Hope for Nigeria’s revenue deficit as finance bill becomes law


On Monday, President Muhammadu had given assent to the finance bill, 27 days after he signed the 2020 budget.

President Buhari

Although the bill was presented alongside the 2020 appropriation bill, it was understood that the bill was carefully studied before the president signed it.

Earlier in October during the 2020 budget presentation, the president had reiterated the commitment of the government to increase revenues across boards.

“This Finance Bill has five strategic objectives, in terms of achieving incremental, but necessary, changes to our fiscal laws.”

“The Finance Act strategic objectives include the following: Promoting fiscal equity by mitigating instances of regressive taxation (such as tax reforms for the insurance sector); Reforming domestic tax laws to align with global best practices (such as taxes of digital business and e-commerce); Introducing tax incentives for investments in infrastructure and capital markets (such as targeted incentives for real estate investment trusts (REITs) and securities lending in the capital market).

“Also supporting Micro, Small and Medium Enterprises (MSMEs) in line with the ease of doing business reforms such as Value Added Tax (VAT), threshold and lower Company Income Tax (CIT) rates for MSMEs; and raising revenues for government to fund the 2020 Budget. There is a VAT rate increase and excise duty on imported excisable goods,” he stated. 

Although the Finance Act 2019 proposes an increase in the VAT rate from five per cent to 7.5 per cent, it is important to note that 85 per cent of the revenue realised from the increase would go to the States and the Local Governments Areas (LGAs) who are to get 50 per cent and 35 per cent respectively while only 15 per cent will go to the Federal Government. 

The 2019 Finance Act as analysed by Daily Times proposed VAT exemption list which is basic food items (agro and aqua-based staple foods) such as additives, cereals, cooking oils, culinary herbs, fish of all kinds (other than ornamented).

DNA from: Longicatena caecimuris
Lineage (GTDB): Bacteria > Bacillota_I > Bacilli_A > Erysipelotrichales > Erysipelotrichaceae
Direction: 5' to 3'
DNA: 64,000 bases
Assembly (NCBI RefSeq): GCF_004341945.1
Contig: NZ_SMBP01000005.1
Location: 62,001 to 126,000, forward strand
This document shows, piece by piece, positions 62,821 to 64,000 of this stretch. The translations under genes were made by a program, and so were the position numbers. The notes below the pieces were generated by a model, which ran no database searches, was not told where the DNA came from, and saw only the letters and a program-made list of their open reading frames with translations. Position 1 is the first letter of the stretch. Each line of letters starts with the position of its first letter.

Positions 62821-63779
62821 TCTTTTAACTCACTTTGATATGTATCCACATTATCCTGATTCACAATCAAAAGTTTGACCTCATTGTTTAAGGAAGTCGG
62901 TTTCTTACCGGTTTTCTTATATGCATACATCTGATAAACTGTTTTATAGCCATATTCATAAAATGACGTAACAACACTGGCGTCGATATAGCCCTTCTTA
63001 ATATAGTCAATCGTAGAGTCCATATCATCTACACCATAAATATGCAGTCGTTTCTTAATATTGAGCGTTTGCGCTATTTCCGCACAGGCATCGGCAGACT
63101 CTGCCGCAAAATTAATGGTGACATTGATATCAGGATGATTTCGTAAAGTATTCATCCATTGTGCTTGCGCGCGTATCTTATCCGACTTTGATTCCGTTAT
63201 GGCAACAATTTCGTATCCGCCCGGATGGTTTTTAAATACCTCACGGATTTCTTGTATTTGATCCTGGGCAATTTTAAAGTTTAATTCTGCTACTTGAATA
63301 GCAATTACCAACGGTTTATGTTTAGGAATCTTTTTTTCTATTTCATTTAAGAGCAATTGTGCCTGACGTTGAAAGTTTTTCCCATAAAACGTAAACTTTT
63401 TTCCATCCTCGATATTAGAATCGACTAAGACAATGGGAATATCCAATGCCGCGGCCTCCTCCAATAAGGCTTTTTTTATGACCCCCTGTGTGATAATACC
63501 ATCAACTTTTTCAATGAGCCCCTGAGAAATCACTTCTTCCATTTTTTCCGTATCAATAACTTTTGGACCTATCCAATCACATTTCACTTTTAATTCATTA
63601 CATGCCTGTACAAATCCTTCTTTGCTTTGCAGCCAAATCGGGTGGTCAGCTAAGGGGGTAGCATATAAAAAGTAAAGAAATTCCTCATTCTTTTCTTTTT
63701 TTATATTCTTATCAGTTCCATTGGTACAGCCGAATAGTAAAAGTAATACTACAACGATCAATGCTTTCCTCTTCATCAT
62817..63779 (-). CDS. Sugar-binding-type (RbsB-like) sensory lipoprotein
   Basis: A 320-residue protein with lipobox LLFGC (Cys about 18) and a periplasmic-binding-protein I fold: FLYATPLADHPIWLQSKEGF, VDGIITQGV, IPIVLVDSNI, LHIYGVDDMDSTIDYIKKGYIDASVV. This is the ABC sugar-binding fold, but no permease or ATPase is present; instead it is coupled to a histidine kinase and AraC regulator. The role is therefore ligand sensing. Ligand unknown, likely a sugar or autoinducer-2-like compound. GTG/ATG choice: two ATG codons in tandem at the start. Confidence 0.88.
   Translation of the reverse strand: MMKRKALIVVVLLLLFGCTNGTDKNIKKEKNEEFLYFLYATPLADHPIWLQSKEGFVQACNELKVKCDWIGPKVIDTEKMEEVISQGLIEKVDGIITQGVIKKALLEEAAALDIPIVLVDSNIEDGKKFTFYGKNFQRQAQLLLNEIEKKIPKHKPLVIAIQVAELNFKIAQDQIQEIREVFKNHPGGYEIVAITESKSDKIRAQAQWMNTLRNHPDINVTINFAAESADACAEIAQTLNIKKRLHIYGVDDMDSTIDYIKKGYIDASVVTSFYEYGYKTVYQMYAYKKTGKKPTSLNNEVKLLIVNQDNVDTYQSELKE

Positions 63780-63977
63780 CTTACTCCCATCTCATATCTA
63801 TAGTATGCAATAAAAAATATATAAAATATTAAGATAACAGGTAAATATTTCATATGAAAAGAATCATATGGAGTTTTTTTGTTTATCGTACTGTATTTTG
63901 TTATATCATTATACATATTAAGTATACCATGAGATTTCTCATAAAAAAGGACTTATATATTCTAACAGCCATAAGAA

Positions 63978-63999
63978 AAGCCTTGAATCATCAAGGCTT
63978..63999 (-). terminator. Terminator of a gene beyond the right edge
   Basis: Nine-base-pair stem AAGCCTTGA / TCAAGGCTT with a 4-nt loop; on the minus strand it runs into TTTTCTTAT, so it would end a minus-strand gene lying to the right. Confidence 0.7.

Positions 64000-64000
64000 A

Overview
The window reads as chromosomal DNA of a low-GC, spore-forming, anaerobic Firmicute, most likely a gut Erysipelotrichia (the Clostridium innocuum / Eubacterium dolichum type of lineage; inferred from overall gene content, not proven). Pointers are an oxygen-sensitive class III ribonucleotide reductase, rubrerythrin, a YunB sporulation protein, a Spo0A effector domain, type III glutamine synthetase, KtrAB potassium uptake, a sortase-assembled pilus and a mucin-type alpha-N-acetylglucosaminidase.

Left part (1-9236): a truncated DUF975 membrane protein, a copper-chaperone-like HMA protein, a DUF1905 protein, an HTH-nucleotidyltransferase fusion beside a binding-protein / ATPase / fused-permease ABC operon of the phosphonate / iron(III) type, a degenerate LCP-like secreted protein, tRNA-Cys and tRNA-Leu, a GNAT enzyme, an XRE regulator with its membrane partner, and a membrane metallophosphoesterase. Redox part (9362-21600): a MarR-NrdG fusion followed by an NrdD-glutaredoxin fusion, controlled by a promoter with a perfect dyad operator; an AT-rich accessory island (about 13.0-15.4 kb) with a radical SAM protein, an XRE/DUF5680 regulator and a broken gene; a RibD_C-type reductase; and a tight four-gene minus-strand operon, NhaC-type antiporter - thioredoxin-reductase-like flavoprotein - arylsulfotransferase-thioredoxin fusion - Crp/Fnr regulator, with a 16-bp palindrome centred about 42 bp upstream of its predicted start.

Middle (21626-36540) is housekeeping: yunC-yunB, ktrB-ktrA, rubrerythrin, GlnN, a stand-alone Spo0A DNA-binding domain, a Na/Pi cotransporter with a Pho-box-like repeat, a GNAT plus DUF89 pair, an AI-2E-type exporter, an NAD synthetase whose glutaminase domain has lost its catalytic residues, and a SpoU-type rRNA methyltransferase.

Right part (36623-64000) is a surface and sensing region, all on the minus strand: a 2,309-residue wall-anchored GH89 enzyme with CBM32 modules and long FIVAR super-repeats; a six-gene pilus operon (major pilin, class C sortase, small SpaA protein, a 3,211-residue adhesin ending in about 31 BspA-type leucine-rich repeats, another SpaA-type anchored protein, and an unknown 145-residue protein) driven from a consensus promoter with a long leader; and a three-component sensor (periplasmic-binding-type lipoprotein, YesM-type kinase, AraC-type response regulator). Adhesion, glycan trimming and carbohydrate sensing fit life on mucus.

Others are  flour and starch, fruits, live or raw meat and poultry, milk, nuts, pulses, roots, salt, vegetables, and water; Locally manufactured sanitary towels, tuition (primary, secondary and tertiary education); and services rendered by Microfinance Banks. 

In a statement issued by Mr. Femi Adesina, Special Adviser to the President, (Media & Publicity), it is stated that with the assent, there will be more revenue to finance key government projects especially in the areas of health, education and critical infrastructure.

Also reacting to the signing of the bill into law, Minister of Finance, Budget and National Planning, Mrs Zainab Shamsuna Ahmed, said that “the strategic objectives in the finance Act recognises the crucial relationship between fiscal policy, the regulatory environment and the strong capital market we all seek to effect in Nigeria can be achieved. 

“We planned that going forward, the annual budget will always be accompanied by finance bills to enable the realisation of revenue projections. 

Future finance bills will therefore also provide us with additional opportunities to incrementally improve the fiscal policy and regulatory/legal environment in order to further strengthen our domestic capital market, and ultimately ensure sustained and inclusive growth and development,” she stated. 

Highlighting the amendments, Ahmed noted that the Finance Act, 2019 has offered incremental, but necessary, amendments to certain provisions of existing tax laws, including “Companies Income Tax Act (CITA), 2004; Personal Income Tax Act (PITA), 2007; Value Added Tax Act (VATA), 2007; Petroleum Profits Tax Act (PPTA); Stamp Duties Act (SDA), 2007; Customs and Excise Tariff Act, 2004; and Capital Gains Tax Act, 2007.”

Some of the proposals contained in the Finance Act also include amendment of excess dividend tax rules that result in double taxation and discourage investments, review of commencement and cessation business rules that also lead to double taxation.

Others include the incentive of two per cent bonus for early tax payment by medium-sized companies and one per cent for large companies.

Also, an increase in the VAT rate; moderation of inefficient and ineffective tax incentives and closing loopholes in the existing tax laws that allow tax avoidance resulting in tax revenue leakages. 

The Finance Act has also taken care of essential palliatives to support MSMEs and mitigate the impact of the VAT rate increase on the most vulnerable businesses, communities and citizens in the economy, Ahmed further stated.

She said some of these measures taken to ensure that he bill caters for the masses include “Expanding the list of VAT-exempt items (e.g. basic food items, educational materials and medical supplies); Introducing a VAT registration the threshold for MSMEs with a turnover of less than N25 million per annum; Reducing the corporate tax rate for MSMEs from 30 per cent to 20 per cent for Small firms (with a turnover of between N25million and N100million per annum.), and exempting micro-firms (with turnover of less than N25million per annum),”

Furthermore, a statement by the Finance minister’s special adviser on media and Communications, Yunusa Tanko Abdullahi has stated that Ahmed will soon issue a statement on the implementation process of the new finance law in due course.

About the author

Ihesiulo Grace

Leave a Comment